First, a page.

To me, the idea of basing national economic policies on simplified models of supply and demand is rather like basing building codes on The Three Little Pigs. Even in a hard science like physics, simple models based on established theories don’t necessarily work when applied in a real world setting. Take gravity, for example. We know that objects fall at the same rate regardless of their mass. Galileo proved this, and in a textbook situation, in a vacuum, with no other influencing forces, it holds true. But if you go outside right now and drop a feather and a bowling ball at the same time, the ball will hit the ground first. The basic physical law doesn’t yield the result the model says it should because of other factors. And this is in a case in which we are fairly sure the law is valid. This is far from true with economics.

I don’t know how many professional economists actually hold Professor Kwak’s concept of economism, but it seems as though a good many politicians do. When they argue against raising the minimum wage, or on raising taxes on the wealthy, or when opposing regulations to protect employees, consumers, or the environment, they may be basing their opinions not on fact or on history but on an unquestioned belief in the simplified models of supply and demand that they remember from Economics 101.

This book is an excellent summary of basic economic theories as well as a good explanation of when the may not apply outside a freshman classroom. I highly recommend it, especially for politicians and anyone else responsible for shaping public policy.

———————————
*I probably would have called it “faith-based economics.”
This review is also posted on the Avery Slom Philosophical Laboratory https://philosophylaboratory.wordpress.com/2017/01/21/economism-bad-economics-an... ( )
  DLMorrese | Aug 23, 2017 |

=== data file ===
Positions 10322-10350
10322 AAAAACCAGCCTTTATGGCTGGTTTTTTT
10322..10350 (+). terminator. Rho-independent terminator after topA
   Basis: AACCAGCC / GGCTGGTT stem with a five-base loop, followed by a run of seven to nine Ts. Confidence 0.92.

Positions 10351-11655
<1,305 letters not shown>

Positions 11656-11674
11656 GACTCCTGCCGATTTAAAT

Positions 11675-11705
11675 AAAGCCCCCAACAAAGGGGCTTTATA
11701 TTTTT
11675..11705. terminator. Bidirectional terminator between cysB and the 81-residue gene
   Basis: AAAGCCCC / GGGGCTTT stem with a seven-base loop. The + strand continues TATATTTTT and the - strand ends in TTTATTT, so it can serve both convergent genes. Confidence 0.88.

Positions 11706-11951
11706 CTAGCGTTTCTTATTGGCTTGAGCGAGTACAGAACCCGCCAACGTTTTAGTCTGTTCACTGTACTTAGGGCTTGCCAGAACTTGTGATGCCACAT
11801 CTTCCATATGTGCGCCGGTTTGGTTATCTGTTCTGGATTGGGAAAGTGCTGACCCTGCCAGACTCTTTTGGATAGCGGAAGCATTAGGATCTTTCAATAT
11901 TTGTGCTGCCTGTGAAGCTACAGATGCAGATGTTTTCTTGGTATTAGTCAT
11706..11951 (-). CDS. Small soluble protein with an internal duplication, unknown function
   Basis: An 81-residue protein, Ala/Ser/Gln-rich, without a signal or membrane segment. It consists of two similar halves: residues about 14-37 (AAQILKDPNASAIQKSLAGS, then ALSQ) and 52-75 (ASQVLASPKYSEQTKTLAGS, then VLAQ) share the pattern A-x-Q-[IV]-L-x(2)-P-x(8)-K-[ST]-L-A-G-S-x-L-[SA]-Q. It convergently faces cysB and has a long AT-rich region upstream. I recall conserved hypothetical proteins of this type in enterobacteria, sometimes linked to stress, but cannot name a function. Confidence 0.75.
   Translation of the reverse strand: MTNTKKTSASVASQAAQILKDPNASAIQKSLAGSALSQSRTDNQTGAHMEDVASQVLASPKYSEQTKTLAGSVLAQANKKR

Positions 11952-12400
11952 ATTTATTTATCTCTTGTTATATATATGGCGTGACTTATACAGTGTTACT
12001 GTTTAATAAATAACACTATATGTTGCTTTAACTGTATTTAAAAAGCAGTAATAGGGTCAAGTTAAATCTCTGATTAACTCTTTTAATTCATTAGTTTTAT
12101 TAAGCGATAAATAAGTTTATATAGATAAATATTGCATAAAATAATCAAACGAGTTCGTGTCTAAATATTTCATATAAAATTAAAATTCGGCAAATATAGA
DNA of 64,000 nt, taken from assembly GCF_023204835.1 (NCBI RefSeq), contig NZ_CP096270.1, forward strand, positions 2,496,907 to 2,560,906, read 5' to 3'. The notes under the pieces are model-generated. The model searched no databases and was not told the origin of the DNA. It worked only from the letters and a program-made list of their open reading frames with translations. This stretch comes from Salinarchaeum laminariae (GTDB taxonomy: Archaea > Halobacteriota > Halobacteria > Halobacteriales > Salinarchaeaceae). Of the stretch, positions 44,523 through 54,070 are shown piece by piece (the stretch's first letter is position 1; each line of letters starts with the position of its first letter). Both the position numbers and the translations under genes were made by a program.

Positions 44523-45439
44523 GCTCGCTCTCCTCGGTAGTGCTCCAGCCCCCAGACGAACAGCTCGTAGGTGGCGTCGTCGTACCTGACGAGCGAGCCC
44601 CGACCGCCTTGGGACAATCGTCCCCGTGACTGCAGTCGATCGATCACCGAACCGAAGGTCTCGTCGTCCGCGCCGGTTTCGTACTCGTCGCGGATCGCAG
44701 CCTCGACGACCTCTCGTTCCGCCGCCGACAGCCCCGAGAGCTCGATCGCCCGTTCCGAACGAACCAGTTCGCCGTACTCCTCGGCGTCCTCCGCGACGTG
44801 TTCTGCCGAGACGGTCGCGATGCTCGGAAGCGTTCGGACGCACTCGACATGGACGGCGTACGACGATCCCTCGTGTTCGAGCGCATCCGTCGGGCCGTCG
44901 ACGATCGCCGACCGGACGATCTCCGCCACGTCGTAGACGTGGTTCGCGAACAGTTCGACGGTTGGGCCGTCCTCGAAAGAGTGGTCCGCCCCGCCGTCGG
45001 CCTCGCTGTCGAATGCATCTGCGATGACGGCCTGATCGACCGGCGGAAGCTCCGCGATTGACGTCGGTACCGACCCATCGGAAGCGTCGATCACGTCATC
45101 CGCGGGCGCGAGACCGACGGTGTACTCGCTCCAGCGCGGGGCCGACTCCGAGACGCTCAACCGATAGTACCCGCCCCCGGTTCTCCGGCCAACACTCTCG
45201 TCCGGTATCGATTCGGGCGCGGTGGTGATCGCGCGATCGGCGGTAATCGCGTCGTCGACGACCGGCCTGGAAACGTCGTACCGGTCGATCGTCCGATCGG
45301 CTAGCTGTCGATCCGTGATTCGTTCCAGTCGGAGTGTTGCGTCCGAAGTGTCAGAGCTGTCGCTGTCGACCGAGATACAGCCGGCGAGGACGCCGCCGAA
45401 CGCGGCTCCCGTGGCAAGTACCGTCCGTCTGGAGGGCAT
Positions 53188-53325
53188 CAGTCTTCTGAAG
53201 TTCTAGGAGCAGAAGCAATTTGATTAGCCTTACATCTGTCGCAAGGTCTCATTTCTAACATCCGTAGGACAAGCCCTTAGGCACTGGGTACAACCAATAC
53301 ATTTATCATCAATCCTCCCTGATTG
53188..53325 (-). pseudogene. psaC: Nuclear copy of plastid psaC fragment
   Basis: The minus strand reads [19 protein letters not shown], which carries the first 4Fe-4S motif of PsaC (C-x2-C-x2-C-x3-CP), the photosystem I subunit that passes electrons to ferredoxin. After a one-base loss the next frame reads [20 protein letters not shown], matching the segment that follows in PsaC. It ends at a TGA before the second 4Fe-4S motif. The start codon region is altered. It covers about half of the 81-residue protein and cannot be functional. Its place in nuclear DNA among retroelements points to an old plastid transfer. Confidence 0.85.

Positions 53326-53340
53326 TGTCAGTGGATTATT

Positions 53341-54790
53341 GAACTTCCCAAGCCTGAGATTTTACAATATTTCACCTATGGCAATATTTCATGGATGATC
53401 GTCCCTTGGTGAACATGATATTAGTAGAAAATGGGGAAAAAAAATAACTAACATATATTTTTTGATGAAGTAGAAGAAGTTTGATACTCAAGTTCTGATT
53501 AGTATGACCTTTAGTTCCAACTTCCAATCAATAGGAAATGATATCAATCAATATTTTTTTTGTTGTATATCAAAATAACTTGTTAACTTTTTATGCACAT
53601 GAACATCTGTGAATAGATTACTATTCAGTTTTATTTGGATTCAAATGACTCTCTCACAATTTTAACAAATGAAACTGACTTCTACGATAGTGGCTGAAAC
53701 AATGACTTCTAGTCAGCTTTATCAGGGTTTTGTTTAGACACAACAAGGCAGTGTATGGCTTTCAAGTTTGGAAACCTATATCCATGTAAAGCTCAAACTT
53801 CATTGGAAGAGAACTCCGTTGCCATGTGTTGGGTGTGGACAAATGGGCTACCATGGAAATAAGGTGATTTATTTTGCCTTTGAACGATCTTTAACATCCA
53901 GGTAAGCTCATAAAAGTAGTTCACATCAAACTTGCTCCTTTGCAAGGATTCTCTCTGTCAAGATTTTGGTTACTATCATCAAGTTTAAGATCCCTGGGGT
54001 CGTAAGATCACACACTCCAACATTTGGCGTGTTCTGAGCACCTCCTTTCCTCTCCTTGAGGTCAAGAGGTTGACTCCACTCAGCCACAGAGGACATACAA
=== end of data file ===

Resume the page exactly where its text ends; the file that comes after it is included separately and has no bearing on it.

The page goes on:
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Business. Politics. Nonfiction. HTML:Here is a bracing deconstruction of the framework for understanding the world that is learned as gospel in Economics 101, regardless of its imaginary assumptions and misleading half-truths.
Economism: an ideology that distorts the valid principles and tools of introductory college economics, propagated by self-styled experts, zealous lobbyists, clueless politicians, and ignorant pundits.
In order to illuminate the fallacies of economism, James Kwak first offers a primer on supply and demand, market equilibrium, and social welfare: the underpinnings of most popular economic arguments. Then he provides a historical account of how economism became a prevalent mode of thought in the United States??focusing on the people who packaged Econ 101 into sound bites that were then repeated until they took on the aura of truth. He shows us how issues of moment in contemporary American society??labor markets, taxes, finance, health care, and international trade, among others??are shaped by economism, demonstrating in each case with clarity and élan how, because of its failure to reflect the complexities of our world, economism has had a deleterious influence on policies that affect hundreds of millions of